Breakin’ the Law

By: Peggy Nelson
December 21, 2009

Don’t you love it when the first thing everyone asks you about your work is, “isn’t that illegal?


[The Cones Project, a performance art/virtual maps mashup, Peggy Nelson, 2009]

Craig Baldwin is a scavenger, collagist, and freeform San Francisco freak. He is also a Whitney Biennial-selected filmmaker, educator, and historian, whose work pulls back the curtain on the busy button-pressing forces on both sides of the illusion.


Like puppets Edgar Allan Poe, Charles Dickens, and Fyodor Dostoevsky (featured previously on HiLobrow), Baldwin interrogates the narratives of progress and science for their storytelling merit. If Benjamin’s Angel of History made films (and who is to say she does not), they might look a lot like this, collages of broadcast, industrial, and schoolbook ephemera, discarded by the roadside then scooped up in the wake’s progress and recombined into a different tale. Rescuing lost performers like Korla Pandit, Science in Action, and the wall clock at which early TV stations pointed their cameras when they had run out of news and entertainment, Baldwin’s films also ressurect the careers and careenings of such past master storytellers as Franz Mesmer, Nikola Tesla, Philo T. Farnsworth, Aleister Crowley, Marjorie Cameron, Jack Parsons and L. Ron Hubbard. Baldwin’s reenactments are fiction with live performers, and his found footage is fact scavenged by fair use.

O No Coronado (1992) examined colonial aggression in North America at the same time as it demystified documentaries, with the characters getting out of costume, the modern cities and malls visible in the reenactment shots, and the crew coming out from behind the camera to shoot the breeze with tourists. It’s not just the politics of the winner, it’s the technology of objectivity, that begs investigation into its laws.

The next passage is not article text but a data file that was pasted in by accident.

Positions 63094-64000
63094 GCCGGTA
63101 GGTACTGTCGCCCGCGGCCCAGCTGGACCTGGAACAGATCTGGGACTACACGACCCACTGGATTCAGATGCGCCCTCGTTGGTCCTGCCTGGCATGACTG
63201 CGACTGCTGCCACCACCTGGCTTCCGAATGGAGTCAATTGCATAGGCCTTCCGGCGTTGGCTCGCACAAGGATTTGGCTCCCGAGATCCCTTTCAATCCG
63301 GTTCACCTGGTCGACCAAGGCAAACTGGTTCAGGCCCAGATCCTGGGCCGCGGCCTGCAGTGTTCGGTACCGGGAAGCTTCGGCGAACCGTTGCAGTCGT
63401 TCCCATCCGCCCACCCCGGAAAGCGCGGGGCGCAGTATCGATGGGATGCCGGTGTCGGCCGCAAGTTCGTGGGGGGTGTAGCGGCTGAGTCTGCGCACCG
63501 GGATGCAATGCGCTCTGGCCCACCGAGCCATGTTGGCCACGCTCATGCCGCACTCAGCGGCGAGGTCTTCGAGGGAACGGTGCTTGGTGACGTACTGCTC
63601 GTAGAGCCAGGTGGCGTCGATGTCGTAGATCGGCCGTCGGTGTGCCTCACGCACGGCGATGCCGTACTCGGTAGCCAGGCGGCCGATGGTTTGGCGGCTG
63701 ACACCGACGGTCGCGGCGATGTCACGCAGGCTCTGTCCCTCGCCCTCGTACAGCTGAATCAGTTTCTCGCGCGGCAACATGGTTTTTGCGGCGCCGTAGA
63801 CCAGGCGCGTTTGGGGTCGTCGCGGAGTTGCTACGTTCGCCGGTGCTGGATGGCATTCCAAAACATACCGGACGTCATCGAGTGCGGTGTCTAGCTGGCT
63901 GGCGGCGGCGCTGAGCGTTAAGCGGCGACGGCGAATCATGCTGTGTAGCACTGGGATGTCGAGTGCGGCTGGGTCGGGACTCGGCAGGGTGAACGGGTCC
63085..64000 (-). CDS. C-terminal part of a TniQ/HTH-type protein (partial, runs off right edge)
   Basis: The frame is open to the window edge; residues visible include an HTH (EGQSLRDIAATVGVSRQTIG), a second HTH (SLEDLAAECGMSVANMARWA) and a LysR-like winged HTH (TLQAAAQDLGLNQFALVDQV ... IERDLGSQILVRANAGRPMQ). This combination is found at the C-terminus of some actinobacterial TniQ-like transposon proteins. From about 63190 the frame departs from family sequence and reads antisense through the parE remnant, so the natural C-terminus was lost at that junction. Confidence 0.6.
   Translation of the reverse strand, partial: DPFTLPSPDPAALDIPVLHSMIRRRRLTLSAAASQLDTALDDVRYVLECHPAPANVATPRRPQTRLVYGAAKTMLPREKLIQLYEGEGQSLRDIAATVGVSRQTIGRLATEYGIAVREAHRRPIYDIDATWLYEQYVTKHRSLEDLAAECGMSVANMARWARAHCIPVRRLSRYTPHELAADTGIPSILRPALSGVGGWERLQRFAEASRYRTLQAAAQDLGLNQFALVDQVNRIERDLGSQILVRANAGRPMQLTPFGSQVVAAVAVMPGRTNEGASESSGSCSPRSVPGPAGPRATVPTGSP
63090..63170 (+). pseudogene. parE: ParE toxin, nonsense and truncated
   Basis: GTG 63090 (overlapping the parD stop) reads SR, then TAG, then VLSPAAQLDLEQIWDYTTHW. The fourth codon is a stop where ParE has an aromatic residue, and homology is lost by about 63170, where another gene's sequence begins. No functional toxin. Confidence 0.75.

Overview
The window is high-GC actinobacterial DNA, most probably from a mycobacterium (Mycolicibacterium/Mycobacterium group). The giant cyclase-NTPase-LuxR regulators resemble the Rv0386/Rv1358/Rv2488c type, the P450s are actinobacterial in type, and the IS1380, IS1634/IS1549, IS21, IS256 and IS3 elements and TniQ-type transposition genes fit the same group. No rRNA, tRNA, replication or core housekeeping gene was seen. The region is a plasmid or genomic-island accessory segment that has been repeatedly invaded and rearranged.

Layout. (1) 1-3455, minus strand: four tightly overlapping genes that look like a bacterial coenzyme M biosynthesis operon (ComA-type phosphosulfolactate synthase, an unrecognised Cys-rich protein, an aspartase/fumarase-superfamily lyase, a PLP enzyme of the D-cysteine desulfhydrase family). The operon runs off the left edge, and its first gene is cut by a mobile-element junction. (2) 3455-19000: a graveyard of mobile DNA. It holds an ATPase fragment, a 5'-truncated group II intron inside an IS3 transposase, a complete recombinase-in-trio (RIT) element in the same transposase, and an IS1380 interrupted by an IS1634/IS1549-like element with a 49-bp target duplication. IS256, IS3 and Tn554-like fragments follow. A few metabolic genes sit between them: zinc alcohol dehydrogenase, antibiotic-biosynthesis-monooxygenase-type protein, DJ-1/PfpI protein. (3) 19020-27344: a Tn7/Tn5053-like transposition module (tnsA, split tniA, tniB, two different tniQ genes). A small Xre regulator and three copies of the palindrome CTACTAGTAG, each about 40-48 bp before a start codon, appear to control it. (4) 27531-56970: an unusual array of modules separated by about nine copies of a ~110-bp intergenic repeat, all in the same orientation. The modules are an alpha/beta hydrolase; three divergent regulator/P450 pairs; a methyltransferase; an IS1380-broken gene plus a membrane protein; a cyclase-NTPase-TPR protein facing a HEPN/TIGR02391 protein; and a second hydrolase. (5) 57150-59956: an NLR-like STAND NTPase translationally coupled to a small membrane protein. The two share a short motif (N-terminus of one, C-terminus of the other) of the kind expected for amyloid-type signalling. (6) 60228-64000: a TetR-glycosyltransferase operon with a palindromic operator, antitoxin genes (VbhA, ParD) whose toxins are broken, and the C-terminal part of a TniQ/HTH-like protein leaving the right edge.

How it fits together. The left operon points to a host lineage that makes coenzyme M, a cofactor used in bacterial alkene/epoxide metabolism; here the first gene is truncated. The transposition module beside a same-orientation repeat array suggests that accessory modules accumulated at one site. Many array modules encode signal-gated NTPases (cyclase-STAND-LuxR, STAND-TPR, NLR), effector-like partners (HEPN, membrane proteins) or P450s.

[Still from O No Coronado]

Sonic Outlaws (1995) tackled the issues of intellectual property, fair use, and culture jamming head-on, focusing on the music group Negativland’s copyright battle with mainstream powerhouse U2.


[Negativland band members, 1995]

But much of his other work, including Tribulation 99 (1991) [featured previously on HiLobrow], Spectres of the Spectrum (1999), and Mockup on Mu (2008) [recently reviewed on io9], is staked unapologetically in science fiction.

[Mockup on Mu, dir. Craig Baldwin, 2008]

This visual and political détournement claims a strong precedent in the work of Bruce Conner and the Beat poets, as well as in surrealism and collage. Marginalized when Baldwin began working, his messy visual tropes have since become more mainstream, thanks to the availability of new technology, like YouTube and laptop computers.

[The “Hitler” meme can be found all over YouTube. Visuals from Der Untergang, 1994, dir. Oliver Hirschbiegel and starring Bruno Ganz as Hitler. Subtitles added.]

But this technology necessarily has its own agenda, and Baldwin’s work unpacks its aura. When everything is massively reproducible, there are bound to be errors introduced into the system. The myth is of the perfect copy made by the invisible process, in people as well as things. But we can sneak in through the gaps and cause some mischief, and perhaps realign the point of view.


[Patrick Stewart as Jean-Luc Picard as Robin Hood]

Craig Baldwin’s Other Cinema happens Saturdays in the Mission, at the ATA, 992 Valencia St., San Francisco.

Other Cinema’s journal, OtherZine, is published twice yearly.

Scratch your weird movie itch at Other Cinema Digital.


Artists in residence archive.


Art, Kudos, Sci-Fi, Spectacles